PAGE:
Amazing. Ambitious. Avant-garde.
These are reactions that The Saboteur, in concept alone, first inspires. When we heard about the free-roaming 1940s Paris setting, we dared to dream of an open-world epic with class and style in place of the usual crime and sex. When we learned that the storyline would revolve around the French underground resistance to Nazi occupation during World War II, we hoped for a deep moral narrative with real historical significance. When we witnessed the unique visuals, which paint terrorized parts of the city in depressing grayscale and liberated sections in bright, eye-dazzling color, we immediately thought of cinematic classics like Schindler’s List.
Could The Saboteur be our gaming equivalent? Could this end up a serious, substantive masterpiece with themes of life, death, freedom and war?
Above: The main menu
Above: The opening shot of the opening cutscene
Spielberg, meet Tarantino
Right. So clearly, The Saboteur is aiming a bit lower than our lofty-minded expectations. This is still a videogame, with a videogame mentality – babes, guns, cars, explosions, macho men and salty swear words are still the number one priority. Schindler’s List loses out to Inglourious Basterds. Once you’ve accepted this fact, however, you can have a helluva lot of fun wallowing into that exploitative gratuitousness.
For example, would a “serious masterpiece” start you off in a nightclub / brothel / safehouse, surrounded by half-naked women and drunken Nazis?
Or make blasting Titanic-sized zeppelins out of the sky with a rocket launcher one of your most common pastimes?
Or give you a garage full of free, infinite-supply, nitro-fueled racecars less than halfway through the adventure?
Or faithfully recreate the Eiffel Tower simply so you can climb to the top and base jump for an Achievement / Trophy?
The Saboteur’s gameplay is over-the-top to be sure, but in a really satisfying, really entertaining way. And while the story, characters and setting never reach that transcendent level we first imagined, they do get surprisingly close when you consider all the silliness that surrounds them.
A city worth fighting for
Take the game’s version of Paris, for example. It doesn’t feel anywhere near as deep, detailed and layered as GTA IV’s Liberty City, but what it does feel is very much alive. Old men walk down cobbled hills with canes and hats. Couples kiss passionately on street corners. Merchants wave newspapers while artists paint miniature landscapes. Soothing, era-appropriate (if not era-recorded) jazz music streams gently out of every car radio. Birds fly. Clouds move.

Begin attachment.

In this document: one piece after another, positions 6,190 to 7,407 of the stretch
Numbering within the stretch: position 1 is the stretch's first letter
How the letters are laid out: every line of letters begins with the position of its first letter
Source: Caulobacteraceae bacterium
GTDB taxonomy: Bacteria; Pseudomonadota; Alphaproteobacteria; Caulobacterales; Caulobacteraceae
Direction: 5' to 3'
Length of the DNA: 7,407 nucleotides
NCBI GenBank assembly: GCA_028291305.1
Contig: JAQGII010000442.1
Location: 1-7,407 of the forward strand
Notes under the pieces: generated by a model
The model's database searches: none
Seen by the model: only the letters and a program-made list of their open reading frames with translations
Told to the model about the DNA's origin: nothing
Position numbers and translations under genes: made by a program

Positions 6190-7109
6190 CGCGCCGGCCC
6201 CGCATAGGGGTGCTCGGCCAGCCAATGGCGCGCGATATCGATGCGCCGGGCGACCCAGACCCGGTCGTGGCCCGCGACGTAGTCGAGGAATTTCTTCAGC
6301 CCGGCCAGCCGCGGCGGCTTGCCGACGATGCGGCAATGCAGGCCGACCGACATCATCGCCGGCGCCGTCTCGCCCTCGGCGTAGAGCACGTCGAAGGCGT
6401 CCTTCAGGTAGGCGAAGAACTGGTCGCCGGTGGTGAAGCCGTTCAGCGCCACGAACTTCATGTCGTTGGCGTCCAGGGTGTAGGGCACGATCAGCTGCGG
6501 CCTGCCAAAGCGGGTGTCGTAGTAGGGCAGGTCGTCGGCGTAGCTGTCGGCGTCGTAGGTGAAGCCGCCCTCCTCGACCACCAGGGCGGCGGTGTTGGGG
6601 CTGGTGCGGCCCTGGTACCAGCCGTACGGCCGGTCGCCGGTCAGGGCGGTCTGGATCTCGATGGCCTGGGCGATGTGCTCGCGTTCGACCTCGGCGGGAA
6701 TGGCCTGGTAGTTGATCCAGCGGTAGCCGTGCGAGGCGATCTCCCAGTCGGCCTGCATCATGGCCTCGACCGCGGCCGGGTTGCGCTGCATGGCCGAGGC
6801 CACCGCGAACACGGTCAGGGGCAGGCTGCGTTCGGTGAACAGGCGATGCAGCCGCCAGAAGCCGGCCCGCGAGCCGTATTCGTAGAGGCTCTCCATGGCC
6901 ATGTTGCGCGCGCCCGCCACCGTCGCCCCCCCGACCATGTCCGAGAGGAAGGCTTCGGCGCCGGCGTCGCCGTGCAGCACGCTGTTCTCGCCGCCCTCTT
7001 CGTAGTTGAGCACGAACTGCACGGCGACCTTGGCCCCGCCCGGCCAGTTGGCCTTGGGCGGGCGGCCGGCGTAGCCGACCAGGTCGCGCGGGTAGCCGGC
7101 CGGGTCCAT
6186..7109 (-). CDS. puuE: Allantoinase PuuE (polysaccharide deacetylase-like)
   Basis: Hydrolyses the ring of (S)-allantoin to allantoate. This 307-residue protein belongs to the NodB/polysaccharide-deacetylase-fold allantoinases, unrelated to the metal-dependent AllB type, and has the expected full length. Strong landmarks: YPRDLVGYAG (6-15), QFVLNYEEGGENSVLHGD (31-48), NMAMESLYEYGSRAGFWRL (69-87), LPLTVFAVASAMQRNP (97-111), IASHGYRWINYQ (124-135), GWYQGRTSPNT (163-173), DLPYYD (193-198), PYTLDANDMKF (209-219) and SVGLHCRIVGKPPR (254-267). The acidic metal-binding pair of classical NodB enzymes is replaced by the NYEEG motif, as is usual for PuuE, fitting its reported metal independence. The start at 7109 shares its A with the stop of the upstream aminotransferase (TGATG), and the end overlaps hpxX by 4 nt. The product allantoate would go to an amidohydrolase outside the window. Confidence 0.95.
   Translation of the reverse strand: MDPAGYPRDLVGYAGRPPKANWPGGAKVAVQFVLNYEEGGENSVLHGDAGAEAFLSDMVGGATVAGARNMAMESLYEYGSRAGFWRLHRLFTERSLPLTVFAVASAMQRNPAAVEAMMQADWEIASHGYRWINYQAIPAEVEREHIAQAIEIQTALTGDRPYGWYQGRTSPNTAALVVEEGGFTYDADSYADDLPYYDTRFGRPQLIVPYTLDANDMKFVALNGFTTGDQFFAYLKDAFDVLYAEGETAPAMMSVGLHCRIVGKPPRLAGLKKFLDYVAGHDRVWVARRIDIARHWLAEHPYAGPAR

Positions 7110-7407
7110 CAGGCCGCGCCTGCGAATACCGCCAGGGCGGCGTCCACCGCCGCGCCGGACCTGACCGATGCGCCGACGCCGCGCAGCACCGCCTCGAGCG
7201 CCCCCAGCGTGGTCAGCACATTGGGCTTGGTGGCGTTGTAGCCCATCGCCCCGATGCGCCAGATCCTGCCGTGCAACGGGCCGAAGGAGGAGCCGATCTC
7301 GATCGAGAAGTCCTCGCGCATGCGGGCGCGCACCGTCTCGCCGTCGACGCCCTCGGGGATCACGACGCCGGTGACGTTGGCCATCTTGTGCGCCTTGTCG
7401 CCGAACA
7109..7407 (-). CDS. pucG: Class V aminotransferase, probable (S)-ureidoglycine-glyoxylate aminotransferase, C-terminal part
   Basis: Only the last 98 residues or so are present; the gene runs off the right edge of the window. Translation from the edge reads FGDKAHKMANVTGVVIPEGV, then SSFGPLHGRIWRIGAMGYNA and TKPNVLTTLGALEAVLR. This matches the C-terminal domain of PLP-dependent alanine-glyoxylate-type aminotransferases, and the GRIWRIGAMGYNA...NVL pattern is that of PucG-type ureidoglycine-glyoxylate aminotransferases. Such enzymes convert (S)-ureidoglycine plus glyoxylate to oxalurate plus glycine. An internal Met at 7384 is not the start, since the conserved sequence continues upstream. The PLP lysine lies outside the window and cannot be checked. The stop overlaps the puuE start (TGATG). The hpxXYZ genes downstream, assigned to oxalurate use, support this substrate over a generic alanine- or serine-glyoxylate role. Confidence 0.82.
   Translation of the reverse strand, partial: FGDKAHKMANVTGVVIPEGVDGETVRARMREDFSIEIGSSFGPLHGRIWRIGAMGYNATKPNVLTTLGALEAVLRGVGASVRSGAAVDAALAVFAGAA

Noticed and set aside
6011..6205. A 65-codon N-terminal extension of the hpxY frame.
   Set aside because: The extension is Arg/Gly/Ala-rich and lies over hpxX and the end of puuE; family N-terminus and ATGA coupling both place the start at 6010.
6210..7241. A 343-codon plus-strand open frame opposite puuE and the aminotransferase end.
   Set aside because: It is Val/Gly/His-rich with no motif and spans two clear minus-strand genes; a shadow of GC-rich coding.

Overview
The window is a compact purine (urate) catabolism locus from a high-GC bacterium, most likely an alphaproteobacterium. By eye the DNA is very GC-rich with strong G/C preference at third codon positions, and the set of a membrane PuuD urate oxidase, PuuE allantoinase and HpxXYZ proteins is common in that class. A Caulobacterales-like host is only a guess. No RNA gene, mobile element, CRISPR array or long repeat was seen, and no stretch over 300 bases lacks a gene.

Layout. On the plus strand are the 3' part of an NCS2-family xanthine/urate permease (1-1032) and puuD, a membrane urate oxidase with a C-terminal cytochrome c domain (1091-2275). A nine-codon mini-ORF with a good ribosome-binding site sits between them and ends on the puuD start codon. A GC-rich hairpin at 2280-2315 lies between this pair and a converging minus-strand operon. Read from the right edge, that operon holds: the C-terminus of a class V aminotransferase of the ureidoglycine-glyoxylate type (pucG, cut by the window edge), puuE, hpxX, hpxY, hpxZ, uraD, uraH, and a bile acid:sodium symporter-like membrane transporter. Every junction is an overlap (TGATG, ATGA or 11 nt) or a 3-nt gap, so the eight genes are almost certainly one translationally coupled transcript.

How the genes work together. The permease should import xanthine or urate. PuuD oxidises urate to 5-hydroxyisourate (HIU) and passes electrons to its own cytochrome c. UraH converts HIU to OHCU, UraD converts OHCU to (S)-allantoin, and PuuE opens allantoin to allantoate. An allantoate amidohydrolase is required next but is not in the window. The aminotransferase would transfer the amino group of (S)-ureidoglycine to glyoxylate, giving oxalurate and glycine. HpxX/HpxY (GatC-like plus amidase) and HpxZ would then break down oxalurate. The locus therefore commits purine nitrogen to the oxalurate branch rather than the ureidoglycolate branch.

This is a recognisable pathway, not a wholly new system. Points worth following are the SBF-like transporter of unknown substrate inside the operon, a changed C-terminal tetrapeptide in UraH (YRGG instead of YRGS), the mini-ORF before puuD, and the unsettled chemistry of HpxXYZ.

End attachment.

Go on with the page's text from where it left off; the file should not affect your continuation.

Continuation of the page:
Of course, those are the freed areas. Move into Nazi-controlled neighborhoods and the shift in atmosphere is stunning. Rain inevitably begins to pour, streaming down statues and pooling on the ground. Barb wire, spotlights, sniper towers and artillery turrets surround you… smother you. Germans are absolutely everywhere, often rounding up innocent citizens for impromptu executions (which you can stop if you’re quick enough). Most obvious is the selective draining of color, which reduces the world to stark blacks, whites and greys, but leaves some thematic elements – like the warm yellow of an apartment window, the searing red of a Third Reich flag or the life-affirming blue of a Resistance armband – intact.
The dramatic difference between these two sides of Paris is a remarkable motivator. Even if The Saboteur had no story, you’d desperately want to fight just to see the city restored. You’d want to protect the people, too, who gratefully gossip about your exploits, politely look the other way when you snap a Nazi’s neck and earnestly shout “Merci!” when you come to their rescue. We experienced honest-to-goodness guilt whenever we accidentally ran one over with our car, which is a new – and welcome – feeling for an open-world game.
Heroes who are actually heroic
Another nice change to the open-world formula is The Saboteur’s cast of characters. For once in this genre, you’re not playing an up-and-coming gangster with a slippery sense of morality and a social network of lowlife friends, crooked cops and greedy businessmen. Instead, you’re Sean Devlin, a rough-spoken yet soft-hearted Irishman whose only goals in the game are to execute / explode Nazis and to defend his loved ones’ safety at any cost. He doesn’t work for money or power, and though he begins the story motivated solely by revenge and personal loss, he ends as a selfless freedom fighter.
Above: See? They go to church and everything
Just because Sean and his allies are noble, however, doesn’t mean their missions are boring. When an elderly woman asks you to halt a German book burning underneath the Arc de Triomphe, she doesn’t send you with a bucket of water; she demands that you bury a bullet in the supervising general’s head. When a revolutionary sends you to rescue a political prisoner, the plan involves hijacking a zeppelin, brawling across the rooftops of Notre Dame Cathedral and blasting the Führer’s finest off their sidecar motorcycles as you escape in the back of a stolen, gun-mounted truck. Indiana Jones would be proud.
Unfortunately, we must end this section of our review with a major, all-caps WARNING. If you’re the type of gamer who notices – and is bothered by – bad foreign accents, The Saboteur might very well drive you insane. We were impressed by the acting and the dialogue overall, but listening to a mostly British cast struggle to emulate Irish, French, German and Spanish will definitely prove too grating for some.